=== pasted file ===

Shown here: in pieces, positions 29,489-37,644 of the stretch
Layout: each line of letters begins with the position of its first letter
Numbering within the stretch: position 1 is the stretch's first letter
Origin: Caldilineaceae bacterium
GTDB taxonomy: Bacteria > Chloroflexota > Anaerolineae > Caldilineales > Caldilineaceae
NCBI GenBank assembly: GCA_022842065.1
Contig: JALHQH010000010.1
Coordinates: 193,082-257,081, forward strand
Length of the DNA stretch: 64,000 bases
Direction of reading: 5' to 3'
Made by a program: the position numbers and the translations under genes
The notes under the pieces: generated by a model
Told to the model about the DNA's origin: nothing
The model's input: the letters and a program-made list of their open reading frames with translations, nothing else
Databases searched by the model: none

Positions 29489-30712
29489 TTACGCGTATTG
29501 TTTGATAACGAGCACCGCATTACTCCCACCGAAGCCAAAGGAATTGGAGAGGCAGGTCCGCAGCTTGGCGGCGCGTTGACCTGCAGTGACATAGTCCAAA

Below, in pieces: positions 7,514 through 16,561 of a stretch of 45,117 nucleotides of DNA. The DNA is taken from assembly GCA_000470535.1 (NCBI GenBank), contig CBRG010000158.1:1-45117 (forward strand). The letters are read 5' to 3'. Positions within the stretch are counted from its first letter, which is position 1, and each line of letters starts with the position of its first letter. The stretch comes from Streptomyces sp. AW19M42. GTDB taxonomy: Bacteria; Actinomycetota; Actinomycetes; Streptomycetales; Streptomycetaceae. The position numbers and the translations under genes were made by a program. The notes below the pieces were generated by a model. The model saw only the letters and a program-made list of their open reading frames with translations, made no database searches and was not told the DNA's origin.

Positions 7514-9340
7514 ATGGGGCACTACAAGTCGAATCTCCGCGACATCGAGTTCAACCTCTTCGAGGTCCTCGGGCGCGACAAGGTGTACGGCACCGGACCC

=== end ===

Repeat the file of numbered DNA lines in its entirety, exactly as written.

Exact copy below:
Shown here: in pieces, positions 29,489-37,644 of the stretch
Layout: each line of letters begins with the position of its first letter
Numbering within the stretch: position 1 is the stretch's first letter
Origin: Caldilineaceae bacterium
GTDB taxonomy: Bacteria > Chloroflexota > Anaerolineae > Caldilineales > Caldilineaceae
NCBI GenBank assembly: GCA_022842065.1
Contig: JALHQH010000010.1
Coordinates: 193,082-257,081, forward strand
Length of the DNA stretch: 64,000 bases
Direction of reading: 5' to 3'
Made by a program: the position numbers and the translations under genes
The notes under the pieces: generated by a model
Told to the model about the DNA's origin: nothing
The model's input: the letters and a program-made list of their open reading frames with translations, nothing else
Databases searched by the model: none

Positions 29489-30712
29489 TTACGCGTATTG
29501 TTTGATAACGAGCACCGCATTACTCCCACCGAAGCCAAAGGAATTGGAGAGGCAGGTCCGCAGCTTGGCGGCGCGTTGACCTGCAGTGACATAGTCCAAA

Below, in pieces: positions 7,514 through 16,561 of a stretch of 45,117 nucleotides of DNA. The DNA is taken from assembly GCA_000470535.1 (NCBI GenBank), contig CBRG010000158.1:1-45117 (forward strand). The letters are read 5' to 3'. Positions within the stretch are counted from its first letter, which is position 1, and each line of letters starts with the position of its first letter. The stretch comes from Streptomyces sp. AW19M42. GTDB taxonomy: Bacteria; Actinomycetota; Actinomycetes; Streptomycetales; Streptomycetaceae. The position numbers and the translations under genes were made by a program. The notes below the pieces were generated by a model. The model saw only the letters and a program-made list of their open reading frames with translations, made no database searches and was not told the DNA's origin.

Positions 7514-9340
7514 ATGGGGCACTACAAGTCGAATCTCCGCGACATCGAGTTCAACCTCTTCGAGGTCCTCGGGCGCGACAAGGTGTACGGCACCGGACCC